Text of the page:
Published: 18/01/2018 19:00 - Updated: 16/01/2018 10:50

Council's £5m winter maintenance budget runs out early

Written byAndy Dixon

 

Council
The council has said gritting will continue as necessary despite the budget being spent.

ROADS and pavements will continue to be gritted despite Highland Council overspending its winter budget by £500,000, a leading councillor has pledged.

Highlanders have been plagued by ice and snow in recent weeks and gritters have battled to keep up.

The local authority has come under fire for not doing enough following countless slips and falls and one elderly man in Inverness died after falling on ice before Christmas.

But it has now come to light that the council has already emptied its £4.98 million fund for winter maintenance and road clearing, which was due to last until April, and spent an extra £500,000.

This has been blamed on the constantly changing weather. Environment, development and infrastructure (EDI) committee chairman Allan Henderson said freshly spread grit was washed away every time it rained or climbing temperatures caused snow and ice to thaw.

He admitted the lack of money was "worrying" but said gritting would continue.

Projections of how much will be spent by the end of the financial year were not available but a Highland Council spokeswoman said a report would be given to the next EDI committee on February 1.

Meanwhile, crisis talks between the council and trade unions are under way in a fight to save jobs amid a £26 million budget black hole.

The local authority’s financial bosses have spent a month crunching numbers since the proposed Scottish Government settlement was revealed in December and have now announced a shortfall of £25.8 million for next year.

Senior councillors have come up with a yet-to-be-revealed list of cuts and ways to claw back cash, including a three per cent council tax rise, but leader Margaret Davidson has warned that job losses were likely.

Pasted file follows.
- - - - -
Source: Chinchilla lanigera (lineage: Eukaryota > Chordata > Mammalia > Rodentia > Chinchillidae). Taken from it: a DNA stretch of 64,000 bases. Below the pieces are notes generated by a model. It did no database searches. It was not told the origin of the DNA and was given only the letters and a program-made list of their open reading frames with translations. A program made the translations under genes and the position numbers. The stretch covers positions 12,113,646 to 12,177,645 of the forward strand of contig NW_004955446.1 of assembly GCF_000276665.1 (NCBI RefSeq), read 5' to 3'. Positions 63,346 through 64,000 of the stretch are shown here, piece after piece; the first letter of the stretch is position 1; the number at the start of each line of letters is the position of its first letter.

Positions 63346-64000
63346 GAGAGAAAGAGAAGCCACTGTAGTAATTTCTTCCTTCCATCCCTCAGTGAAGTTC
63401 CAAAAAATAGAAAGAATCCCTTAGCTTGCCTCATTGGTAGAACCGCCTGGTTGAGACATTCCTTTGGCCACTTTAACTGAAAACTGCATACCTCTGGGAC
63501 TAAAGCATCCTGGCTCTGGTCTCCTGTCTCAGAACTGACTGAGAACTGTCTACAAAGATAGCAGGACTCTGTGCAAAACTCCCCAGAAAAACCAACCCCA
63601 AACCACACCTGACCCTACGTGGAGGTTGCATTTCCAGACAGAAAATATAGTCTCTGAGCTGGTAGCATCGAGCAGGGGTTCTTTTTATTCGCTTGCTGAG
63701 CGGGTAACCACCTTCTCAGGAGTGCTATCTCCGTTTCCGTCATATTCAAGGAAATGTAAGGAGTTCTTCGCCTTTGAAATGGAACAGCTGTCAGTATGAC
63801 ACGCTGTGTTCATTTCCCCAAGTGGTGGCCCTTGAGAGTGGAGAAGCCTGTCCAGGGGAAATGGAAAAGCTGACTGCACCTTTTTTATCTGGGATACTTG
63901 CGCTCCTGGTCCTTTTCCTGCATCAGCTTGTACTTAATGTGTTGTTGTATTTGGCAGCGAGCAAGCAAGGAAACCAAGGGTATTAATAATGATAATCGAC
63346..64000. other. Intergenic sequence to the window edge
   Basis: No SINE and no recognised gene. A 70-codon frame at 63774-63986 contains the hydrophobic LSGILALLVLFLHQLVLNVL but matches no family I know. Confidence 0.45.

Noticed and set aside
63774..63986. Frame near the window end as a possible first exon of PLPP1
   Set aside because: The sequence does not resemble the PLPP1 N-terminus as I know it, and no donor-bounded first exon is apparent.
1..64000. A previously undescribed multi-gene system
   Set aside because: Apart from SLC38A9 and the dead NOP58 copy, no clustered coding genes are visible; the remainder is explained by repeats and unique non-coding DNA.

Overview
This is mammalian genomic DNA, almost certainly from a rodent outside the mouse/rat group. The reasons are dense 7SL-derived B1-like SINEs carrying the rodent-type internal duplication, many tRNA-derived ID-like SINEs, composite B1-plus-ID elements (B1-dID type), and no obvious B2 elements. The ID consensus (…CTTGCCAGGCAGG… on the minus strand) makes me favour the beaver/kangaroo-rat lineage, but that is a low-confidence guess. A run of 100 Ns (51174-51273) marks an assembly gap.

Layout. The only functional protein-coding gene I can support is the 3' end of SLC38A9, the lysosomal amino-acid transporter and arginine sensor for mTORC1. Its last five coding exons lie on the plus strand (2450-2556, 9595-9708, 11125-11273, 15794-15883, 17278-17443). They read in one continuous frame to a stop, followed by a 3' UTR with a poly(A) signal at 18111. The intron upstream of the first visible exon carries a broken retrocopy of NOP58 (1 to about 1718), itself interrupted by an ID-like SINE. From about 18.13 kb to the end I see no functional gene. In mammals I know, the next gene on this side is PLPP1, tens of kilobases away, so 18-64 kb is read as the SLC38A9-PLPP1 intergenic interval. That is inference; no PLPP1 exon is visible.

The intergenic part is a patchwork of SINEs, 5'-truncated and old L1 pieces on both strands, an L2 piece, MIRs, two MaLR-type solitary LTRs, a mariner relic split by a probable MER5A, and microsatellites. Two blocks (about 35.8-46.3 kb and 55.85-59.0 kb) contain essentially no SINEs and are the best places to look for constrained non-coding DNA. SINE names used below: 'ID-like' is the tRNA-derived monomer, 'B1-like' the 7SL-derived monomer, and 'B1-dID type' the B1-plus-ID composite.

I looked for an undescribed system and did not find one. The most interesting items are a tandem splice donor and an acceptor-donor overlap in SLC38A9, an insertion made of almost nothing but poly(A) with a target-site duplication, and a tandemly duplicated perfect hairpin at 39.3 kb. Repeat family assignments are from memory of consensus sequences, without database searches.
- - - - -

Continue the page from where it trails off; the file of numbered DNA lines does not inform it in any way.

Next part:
"Although every effort is being made to achieve a balanced budget without impact on staff numbers, unfortunately this will not be achievable across the whole organisation," she said.

"I appreciate this is a worrying time for everyone, however, we are committed to doing all that we can to avoid compulsory redundancies wherever possible.

"The council has a very good track record of minimising compulsory redundancies which has been achieved by working in partnership with trade unions to optimise the use of vacancies and turnover to achieve successful redeployment outcomes."

The council has blamed the funding gap on a £9.4 million cut from the Scottish Government, £8.3 million for the rising costs of providing services and £8.1 million on pay, price and contract inflation.

Even after coming up with money-saving ideas, a gap of just under £5 million remains, leaving the council with no option but to cut services and charge more for what is left.

Budget leader Alister Mackinnon said: "£25.8 million is a huge cut to our budget and comes after we have already managed a cut of £20 million to our budget in efficiencies over the past year.

"We are also unable to increase council tax beyond three per cent without Scottish Government penalties.

"This leaves us very few places to turn to find more savings of this magnitude. There will be no option but to cut services and to charge more for what we provide."

Cuts will not be agreed until the council’s budget meeting on February 15 when the final Scottish Government settlement will be known.

Cuts from Holyrood may not be as severe as initially thought as the minority SNP government needs the support of at least one other party to pass its budget.

Last year the Greens secured a massive 11th-hour reprieve for local authorities which saved £6 million for Highland Council alone.

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